The incredibly bubbly and entertaining scene-stealer from The Unbreakable Kimmy Schmidt, Tituss Burgess---reprising the role of Sebastian he originated in the Broadway production---was a resounding hit with "Under The Sea" and later with the playful "Kiss The Girl." Burgess really just needs to be in everything... the guy is so much fun to watch. Broadway belter extraordinaire Norm Lewis---who sang here as King Triton, a role he too originated on Broadway---sang a powerful rendition of "The World Above" that had many in the Bowl cheering on their feet. Adorable Joshua Colley (from A BRONX TALE and LES MISERABLES) gave a lively, super sassy performance as Ariel's BFF-ish Flounder in "She's In Love" (another written-for-Broadway song) surrounded by a spritely female ensemble.
Two stars, though, handily stole the show with their respective appearances. Pitch Perfect's Rebel Wilson, wearing white mile-high hair and a deliciously evil snarl was absolutely delightful as the villainous sea witch Ursula. She had lots of fun with "Poor Unfortunate Souls" then had the audience in stitches when she "steals" Ariel's voice by, of course, stuffing it into her heaving cleavage. Much later, TV staple John Stamos, sporting a trés French mustache, had the whole Bowl laughing as he hammed it up as crab-loving Chef Louis during "Les Poissons." At one point, during the film's infamous Can-Can chaos interlude, he even managed to trade places with conductor Kosarin to lead the orchestra himself with a wooden spoon for a baton. Fun cameo.
By the time Criss stepped in equipped with guitar and teen dream smolder to sing "Her Voice" (another song featured in the Broadway production), the audience was swooning. The guy definitely has stage presence.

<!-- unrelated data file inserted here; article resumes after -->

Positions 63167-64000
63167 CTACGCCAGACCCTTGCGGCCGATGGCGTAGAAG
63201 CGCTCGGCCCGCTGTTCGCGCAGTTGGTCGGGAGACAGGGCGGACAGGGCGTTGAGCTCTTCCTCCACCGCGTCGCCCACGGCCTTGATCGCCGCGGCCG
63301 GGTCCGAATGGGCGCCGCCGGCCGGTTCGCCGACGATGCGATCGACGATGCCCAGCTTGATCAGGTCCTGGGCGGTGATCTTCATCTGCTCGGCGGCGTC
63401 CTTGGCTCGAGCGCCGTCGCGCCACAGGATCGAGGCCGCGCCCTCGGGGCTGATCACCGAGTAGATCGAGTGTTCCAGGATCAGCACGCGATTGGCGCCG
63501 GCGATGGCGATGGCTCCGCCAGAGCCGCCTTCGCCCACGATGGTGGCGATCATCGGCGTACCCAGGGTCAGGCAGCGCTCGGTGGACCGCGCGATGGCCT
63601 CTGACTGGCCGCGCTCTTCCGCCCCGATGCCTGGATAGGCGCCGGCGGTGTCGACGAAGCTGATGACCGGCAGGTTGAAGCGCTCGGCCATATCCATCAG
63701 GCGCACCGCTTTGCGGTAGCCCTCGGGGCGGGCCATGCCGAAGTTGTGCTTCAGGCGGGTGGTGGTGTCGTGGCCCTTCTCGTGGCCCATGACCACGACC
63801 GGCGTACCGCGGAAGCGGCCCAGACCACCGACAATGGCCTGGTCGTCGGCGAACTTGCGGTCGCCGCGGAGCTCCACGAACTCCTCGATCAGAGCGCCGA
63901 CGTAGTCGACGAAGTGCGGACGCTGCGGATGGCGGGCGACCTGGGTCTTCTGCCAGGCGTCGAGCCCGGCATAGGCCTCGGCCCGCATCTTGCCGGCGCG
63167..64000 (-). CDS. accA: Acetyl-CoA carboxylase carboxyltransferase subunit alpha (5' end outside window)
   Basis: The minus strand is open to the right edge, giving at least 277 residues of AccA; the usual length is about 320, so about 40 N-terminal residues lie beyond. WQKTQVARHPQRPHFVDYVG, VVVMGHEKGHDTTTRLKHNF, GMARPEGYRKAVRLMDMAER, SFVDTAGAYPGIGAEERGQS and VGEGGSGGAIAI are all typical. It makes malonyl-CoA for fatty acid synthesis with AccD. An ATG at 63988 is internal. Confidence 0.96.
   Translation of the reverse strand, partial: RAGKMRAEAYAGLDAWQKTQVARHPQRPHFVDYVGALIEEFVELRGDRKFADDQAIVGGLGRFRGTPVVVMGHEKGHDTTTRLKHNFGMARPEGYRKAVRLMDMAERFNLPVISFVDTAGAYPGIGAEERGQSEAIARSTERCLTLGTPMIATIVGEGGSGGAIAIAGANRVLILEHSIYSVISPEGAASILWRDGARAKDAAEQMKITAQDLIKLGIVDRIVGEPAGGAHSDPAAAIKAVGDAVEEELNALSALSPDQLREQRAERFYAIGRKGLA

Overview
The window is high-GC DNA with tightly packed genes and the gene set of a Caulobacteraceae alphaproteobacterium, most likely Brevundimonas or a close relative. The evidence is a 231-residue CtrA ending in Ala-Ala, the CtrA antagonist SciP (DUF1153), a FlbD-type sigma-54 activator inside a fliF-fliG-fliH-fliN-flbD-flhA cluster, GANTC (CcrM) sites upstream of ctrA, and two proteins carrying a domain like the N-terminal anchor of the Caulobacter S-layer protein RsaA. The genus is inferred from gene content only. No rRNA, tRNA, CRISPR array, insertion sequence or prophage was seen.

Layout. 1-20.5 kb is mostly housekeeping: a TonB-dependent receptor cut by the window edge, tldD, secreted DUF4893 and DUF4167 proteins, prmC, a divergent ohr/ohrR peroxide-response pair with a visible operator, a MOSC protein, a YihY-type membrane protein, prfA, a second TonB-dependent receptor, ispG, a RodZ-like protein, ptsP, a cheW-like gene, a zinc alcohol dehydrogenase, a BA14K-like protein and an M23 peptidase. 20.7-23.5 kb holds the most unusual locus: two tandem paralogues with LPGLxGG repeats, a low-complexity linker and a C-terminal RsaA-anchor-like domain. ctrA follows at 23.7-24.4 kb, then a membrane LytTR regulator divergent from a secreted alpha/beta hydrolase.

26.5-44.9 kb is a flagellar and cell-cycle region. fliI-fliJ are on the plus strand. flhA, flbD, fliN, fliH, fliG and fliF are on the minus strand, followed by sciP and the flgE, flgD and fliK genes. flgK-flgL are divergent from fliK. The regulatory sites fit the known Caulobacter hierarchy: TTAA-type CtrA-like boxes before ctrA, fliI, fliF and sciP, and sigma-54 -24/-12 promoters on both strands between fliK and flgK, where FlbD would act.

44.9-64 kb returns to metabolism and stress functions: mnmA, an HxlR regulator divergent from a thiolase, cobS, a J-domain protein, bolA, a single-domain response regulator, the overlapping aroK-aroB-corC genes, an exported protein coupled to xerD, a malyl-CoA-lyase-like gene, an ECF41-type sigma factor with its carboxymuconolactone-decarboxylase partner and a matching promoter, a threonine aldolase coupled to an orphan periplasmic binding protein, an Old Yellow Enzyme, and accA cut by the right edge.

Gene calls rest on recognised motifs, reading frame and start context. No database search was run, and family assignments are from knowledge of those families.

Arguably the evening's best number, though, was the quartet on the written-for-Broadway "If Only" that featured Criss, Bareilles, Burgess, and Lewis in a virtual four-way sing-off that was as beautiful as it was moving. My gosh, these folks are talented.
The audience, of course, cheered for the movie's happy ending which culminated with a dazzling fireworks display above the bowl as the end credits rolled on the screen. But alas... there's still one more surprise! Bareilles, exuding genuine joy and fangirling, introduced special surprise guest Jody Benson, the original voice of Ariel in the film who closed the evening, fittingly enough, with her own version of "Part of Your World" that became the cherry on top of this rich dessert of an evening. She also thanked the film's directors Ron Clements and John Musker, who came out and waved hello.
If any other producing team wants to stage a similar type of event such as this in the future, I surely hope they were in the audience taking notes. This film-and-live-music hybrid concert was exactly how these should be done.
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Photos from the Opening Night Performance of Disney's THE LITTLE MERMAID Live In Concert To Film at the Hollywood Bowl by Randall Michelson.
Disney's THE LITTLE MERMAID Live in Concert to Film is produced by Andrew Hewitt and Bill Silva Presents, Laura Engel and Richard Kraft, and Tim Fox and Alison Ahart Williams, in association with Disney Concerts. Concert creative direction is by Richard Kraft. Disney's THE LITTLE MERMAID Live in Concert to Film is produced under license by Disney Concerts, a division of ABC Inc.
Full Cast of THE LITTLE MERMAID In Concert
Full Cast of THE LITTLE MERMAID in Concert
Joshua Colley and Female Ensemble
Joshua Colley and Female Ensemble
Joshua Colley and Female Ensemble
Tituss Burgess and Male Ensemble
THE LITTLE MERMAID Live In Concert to Film